Army Bureau of Current Affairs

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A medical officer giving a lecture on plans for a post-war health service during an Army Bureau of Current Affairs course at the American University of Beirut
Dutch soldiers of the Princess Irene Brigade participate in an ABCA-moderated discussion in August 1943

The Army Bureau of Current Affairs (ABCA) was an organisation within the British Army during World War II to promote discussion among soldiers about current events, citizenship, and post-war reconstruction.

In August 1940, Lord Croft, Under-Secretary of State for War, had sought the advice of Dr Tom Jones - renowned for his commitment to adult education - about supplying 'mental stimulant' to troops. "TJ" had immediately recommended his protégé William Emrys Williams, who was thus appointed director of the new unit. Both the ABCA and the Directorate of Army Education (run by Lt Col Frederic William Duffield Bendall) came under the Director-General of Welfare and Education.[1]

Williams insisted – despite some controversy – on the right to education, in particular in current affairs, for servicemen and women, and ran the ABCA for the duration of the war. For this role, he became known as ABCA Bill.[2]

The ABCA was a programme of general education for citizenship for servicemen and women: officers attended courses on conducting discussions groups, and these were started as hourly sessions each week.[3] Such was the response that ABCA rapidly expanded resulting in photographic display; wall newspapers articles written by the men themselves; and an "Anglo American Brains Trust". The ABCA issued pamphlets in units and promoted discussions, for instance about post-war reconstruction and the Beveridge report. It met with resistance from Winston Churchill, who felt it was a poor use of military time.

The organisation is sometimes regarded as a factor in the landslide Labour Party victory in the post-war general election in 1945, a charge that was refuted by General Ronald Adam, the Adjutant General, who had overall responsibility for the Bureau. Nonetheless, ABCA organisers and teachers predominantly seem to have been left-wing, as were the soldiers who attended the classes, and classes became dominated by discussion of nationalisation and social justice. The service vote in the election that followed is said to have been the most dramatic reflection of the public mood, with as many as 80% of soldiers voting for the Labour Party according to some sources.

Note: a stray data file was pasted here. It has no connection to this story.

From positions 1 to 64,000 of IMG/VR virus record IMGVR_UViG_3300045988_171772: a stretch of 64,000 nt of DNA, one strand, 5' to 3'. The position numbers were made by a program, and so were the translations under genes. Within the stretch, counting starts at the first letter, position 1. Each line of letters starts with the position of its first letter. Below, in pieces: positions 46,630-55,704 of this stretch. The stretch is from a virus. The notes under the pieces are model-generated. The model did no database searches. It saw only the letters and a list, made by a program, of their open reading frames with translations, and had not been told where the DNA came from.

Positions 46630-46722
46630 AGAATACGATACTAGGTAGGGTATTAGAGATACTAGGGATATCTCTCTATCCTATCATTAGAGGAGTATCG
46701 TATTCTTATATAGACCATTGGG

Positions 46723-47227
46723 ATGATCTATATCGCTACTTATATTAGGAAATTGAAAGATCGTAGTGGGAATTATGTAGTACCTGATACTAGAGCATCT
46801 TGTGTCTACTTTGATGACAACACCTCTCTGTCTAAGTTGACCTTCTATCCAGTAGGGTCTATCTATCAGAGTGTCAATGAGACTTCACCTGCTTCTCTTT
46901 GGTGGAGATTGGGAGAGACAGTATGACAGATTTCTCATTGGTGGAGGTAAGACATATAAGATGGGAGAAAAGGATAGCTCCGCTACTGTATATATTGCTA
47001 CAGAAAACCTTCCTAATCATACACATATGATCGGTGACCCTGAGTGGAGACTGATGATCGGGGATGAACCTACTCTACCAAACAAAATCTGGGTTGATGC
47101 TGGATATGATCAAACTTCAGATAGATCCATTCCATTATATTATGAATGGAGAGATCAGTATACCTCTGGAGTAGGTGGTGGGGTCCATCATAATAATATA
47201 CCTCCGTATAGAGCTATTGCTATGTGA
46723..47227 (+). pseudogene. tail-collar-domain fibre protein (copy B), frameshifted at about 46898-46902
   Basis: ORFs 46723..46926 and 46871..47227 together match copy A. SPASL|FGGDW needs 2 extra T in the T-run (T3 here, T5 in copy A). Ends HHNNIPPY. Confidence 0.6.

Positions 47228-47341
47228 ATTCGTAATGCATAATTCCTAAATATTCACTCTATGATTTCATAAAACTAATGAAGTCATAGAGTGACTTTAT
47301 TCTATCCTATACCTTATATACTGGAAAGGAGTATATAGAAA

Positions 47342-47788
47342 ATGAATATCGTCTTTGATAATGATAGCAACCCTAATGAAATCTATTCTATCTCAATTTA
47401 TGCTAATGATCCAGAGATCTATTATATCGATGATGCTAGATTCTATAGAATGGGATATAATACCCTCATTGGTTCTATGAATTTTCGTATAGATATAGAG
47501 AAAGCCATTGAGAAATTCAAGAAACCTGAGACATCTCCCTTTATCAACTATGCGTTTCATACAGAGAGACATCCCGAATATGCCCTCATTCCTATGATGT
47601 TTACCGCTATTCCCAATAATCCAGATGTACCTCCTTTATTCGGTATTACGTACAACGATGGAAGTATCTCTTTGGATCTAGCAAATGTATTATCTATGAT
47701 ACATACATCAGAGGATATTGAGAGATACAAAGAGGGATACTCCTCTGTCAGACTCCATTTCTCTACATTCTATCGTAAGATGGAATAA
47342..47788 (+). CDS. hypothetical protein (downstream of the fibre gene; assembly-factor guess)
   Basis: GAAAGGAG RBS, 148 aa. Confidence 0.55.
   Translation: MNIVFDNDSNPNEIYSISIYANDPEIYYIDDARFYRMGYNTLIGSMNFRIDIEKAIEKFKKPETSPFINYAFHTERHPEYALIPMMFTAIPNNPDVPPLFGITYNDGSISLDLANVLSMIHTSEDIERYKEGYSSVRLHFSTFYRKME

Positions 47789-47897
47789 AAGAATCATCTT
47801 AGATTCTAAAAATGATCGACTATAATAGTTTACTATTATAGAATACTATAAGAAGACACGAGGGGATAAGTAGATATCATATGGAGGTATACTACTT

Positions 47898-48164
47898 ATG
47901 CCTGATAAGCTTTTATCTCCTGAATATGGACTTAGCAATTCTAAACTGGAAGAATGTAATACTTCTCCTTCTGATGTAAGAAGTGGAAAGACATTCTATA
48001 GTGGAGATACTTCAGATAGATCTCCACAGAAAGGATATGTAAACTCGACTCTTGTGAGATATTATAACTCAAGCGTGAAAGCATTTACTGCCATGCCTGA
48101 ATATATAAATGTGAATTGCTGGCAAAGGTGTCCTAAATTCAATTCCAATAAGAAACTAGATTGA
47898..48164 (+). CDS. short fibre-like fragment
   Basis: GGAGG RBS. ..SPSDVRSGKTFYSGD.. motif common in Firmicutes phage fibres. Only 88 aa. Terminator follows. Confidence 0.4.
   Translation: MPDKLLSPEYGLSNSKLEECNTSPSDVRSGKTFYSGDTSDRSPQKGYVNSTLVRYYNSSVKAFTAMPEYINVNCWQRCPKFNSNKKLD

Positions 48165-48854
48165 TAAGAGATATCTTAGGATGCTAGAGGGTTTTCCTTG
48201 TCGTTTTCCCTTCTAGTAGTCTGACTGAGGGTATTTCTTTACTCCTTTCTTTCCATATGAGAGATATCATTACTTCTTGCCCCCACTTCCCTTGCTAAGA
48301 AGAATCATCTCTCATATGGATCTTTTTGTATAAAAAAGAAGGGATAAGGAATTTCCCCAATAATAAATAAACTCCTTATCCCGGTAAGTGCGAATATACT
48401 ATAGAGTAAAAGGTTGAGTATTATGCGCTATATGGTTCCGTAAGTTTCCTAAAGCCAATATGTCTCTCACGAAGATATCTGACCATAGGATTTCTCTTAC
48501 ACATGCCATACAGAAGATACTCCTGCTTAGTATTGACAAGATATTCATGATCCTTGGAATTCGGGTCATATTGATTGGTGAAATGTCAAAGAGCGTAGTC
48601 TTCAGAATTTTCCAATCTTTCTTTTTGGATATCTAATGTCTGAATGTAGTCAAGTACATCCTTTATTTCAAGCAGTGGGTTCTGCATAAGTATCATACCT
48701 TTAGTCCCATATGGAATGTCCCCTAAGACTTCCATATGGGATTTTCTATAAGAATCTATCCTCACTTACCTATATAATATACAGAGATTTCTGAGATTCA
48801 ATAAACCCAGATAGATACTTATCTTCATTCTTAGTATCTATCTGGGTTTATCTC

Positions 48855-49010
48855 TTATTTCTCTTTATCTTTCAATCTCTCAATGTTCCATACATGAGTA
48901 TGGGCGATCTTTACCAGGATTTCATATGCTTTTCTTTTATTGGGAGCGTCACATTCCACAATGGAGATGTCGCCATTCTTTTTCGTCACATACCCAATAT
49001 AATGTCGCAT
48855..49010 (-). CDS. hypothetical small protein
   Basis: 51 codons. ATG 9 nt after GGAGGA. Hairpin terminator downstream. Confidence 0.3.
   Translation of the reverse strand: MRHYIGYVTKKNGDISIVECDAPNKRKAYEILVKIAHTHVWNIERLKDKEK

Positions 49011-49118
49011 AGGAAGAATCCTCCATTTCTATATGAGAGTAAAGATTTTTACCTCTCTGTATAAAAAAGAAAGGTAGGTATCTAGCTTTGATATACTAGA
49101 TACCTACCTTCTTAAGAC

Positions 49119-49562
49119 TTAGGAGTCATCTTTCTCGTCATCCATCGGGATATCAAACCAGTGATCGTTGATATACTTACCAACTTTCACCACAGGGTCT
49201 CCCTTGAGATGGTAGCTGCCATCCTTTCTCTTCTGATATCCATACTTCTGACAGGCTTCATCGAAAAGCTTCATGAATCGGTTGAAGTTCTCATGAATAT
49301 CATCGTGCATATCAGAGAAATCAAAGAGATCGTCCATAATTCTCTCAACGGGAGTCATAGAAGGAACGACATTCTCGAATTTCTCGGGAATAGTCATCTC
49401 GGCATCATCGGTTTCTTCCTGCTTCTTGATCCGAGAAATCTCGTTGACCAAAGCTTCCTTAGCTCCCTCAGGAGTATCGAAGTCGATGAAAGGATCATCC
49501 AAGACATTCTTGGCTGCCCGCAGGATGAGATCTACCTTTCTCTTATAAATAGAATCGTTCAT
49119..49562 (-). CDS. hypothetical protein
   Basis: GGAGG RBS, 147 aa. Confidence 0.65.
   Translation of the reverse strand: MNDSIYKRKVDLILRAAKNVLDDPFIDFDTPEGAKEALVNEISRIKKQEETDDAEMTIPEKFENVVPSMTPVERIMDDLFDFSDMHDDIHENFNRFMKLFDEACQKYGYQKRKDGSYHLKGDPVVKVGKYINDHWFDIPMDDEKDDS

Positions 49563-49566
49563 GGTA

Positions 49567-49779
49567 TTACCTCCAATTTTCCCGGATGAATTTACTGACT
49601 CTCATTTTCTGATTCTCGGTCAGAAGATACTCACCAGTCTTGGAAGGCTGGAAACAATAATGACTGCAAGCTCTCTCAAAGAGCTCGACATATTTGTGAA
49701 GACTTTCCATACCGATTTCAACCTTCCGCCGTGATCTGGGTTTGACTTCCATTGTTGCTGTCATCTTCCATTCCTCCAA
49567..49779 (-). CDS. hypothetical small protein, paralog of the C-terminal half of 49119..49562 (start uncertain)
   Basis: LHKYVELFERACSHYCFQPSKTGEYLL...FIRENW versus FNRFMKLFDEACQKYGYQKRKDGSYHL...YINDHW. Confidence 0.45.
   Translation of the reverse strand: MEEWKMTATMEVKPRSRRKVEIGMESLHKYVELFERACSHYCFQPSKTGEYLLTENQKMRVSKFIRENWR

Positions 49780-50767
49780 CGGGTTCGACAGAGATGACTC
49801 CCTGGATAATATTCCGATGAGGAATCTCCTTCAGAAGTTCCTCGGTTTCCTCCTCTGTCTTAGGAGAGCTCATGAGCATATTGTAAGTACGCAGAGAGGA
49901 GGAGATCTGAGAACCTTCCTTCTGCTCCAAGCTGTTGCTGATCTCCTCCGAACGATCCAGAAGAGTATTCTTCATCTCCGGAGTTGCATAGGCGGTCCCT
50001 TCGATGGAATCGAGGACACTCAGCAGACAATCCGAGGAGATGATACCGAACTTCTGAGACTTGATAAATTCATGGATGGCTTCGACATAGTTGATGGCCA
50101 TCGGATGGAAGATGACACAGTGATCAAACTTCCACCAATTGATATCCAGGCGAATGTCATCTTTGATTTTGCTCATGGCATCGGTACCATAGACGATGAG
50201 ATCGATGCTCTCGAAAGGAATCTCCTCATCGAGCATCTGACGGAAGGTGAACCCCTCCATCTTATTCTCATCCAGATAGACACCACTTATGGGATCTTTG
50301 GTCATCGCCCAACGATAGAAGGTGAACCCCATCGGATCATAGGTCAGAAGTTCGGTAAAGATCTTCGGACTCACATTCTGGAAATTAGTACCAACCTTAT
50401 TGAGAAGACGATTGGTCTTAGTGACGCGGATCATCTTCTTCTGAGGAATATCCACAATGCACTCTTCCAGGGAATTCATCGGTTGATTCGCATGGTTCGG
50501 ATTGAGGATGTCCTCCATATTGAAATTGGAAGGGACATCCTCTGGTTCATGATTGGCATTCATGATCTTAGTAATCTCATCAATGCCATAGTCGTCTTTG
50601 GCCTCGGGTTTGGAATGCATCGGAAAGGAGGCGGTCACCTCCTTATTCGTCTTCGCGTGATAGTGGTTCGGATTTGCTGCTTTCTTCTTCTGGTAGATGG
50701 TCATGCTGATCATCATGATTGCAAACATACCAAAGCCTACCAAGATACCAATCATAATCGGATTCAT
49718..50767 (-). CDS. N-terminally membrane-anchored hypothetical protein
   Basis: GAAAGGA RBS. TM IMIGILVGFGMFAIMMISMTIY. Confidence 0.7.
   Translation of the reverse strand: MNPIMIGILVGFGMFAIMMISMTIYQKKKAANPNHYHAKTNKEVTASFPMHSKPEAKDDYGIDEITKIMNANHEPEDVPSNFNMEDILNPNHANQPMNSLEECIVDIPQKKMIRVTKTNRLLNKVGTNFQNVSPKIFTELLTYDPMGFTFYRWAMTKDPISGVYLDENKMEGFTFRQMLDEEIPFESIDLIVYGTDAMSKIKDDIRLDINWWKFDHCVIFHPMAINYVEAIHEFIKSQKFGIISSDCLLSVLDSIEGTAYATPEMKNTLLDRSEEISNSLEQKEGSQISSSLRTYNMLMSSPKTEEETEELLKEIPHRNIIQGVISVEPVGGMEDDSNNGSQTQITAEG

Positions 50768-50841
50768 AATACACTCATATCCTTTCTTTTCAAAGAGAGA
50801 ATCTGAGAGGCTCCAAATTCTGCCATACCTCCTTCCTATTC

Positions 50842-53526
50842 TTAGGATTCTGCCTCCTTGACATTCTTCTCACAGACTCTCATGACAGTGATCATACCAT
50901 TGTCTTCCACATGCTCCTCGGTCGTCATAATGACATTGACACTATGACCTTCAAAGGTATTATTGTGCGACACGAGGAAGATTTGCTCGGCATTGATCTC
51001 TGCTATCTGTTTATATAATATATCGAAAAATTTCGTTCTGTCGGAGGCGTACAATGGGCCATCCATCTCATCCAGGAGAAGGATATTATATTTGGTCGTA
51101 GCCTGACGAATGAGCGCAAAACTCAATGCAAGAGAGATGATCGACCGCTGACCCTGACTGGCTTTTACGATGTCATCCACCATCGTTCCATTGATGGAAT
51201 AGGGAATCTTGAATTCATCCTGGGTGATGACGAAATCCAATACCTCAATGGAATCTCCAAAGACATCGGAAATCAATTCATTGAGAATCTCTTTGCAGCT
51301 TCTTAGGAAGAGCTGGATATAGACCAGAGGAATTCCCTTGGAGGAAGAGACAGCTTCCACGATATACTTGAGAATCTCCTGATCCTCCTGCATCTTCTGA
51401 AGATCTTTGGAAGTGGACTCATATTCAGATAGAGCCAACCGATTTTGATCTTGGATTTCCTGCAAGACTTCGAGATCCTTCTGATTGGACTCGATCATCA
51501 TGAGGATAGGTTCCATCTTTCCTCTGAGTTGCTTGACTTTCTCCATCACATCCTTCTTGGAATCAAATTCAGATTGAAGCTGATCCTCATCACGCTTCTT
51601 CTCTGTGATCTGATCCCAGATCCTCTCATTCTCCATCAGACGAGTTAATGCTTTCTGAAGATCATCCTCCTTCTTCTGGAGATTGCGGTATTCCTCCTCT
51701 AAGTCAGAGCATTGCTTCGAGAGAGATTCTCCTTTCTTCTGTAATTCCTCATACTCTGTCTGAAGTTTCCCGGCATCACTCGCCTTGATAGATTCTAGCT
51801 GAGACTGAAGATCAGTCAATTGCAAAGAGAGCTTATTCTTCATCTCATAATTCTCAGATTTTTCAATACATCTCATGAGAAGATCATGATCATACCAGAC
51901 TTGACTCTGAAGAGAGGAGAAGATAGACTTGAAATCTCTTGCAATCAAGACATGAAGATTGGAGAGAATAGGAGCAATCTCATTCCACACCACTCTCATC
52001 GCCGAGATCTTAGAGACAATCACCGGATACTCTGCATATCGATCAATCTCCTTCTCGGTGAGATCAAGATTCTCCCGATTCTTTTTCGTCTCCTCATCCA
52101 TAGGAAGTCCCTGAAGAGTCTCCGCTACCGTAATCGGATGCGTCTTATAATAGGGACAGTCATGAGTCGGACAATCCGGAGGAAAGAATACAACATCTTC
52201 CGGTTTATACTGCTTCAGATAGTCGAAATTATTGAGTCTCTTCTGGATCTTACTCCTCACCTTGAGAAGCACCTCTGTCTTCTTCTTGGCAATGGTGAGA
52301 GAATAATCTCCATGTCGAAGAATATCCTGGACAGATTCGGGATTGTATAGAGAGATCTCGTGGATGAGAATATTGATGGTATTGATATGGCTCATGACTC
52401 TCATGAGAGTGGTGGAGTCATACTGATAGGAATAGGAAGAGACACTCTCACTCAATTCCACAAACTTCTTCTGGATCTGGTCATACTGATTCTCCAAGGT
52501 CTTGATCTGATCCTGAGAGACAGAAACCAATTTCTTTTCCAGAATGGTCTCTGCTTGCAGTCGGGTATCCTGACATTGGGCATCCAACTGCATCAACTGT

After the war and under the auspices of the Carnegie Trust, Williams transformed the ABCA into the Bureau of Current Affairs, moving their offices to Piccadilly in London and continued their activities in peacetime with the assistance of several ABCA contributors including the artists James Boswell.[2]

ABCA pamphlets and publications[edit]

See also[edit]

Notes[edit]

  1. ^ Ellis, Ted (1992). T.J.: A Life of Dr Thomas Jones, CH. Cardiff: University of Wales Press. pp. 440–441. ISBN 0-7083-1138-5.
  2. ^ a b Shuel, Sal. "ABCA – Army Bureau of Current Affairs". Retrieved 27 February 2017.
  3. ^ "THE STORY OF THE ARMY BUREAU OF CURRENT AFFAIRS [Main Title]". Imperial War Museum. Retrieved 27 February 2017.

External links[edit]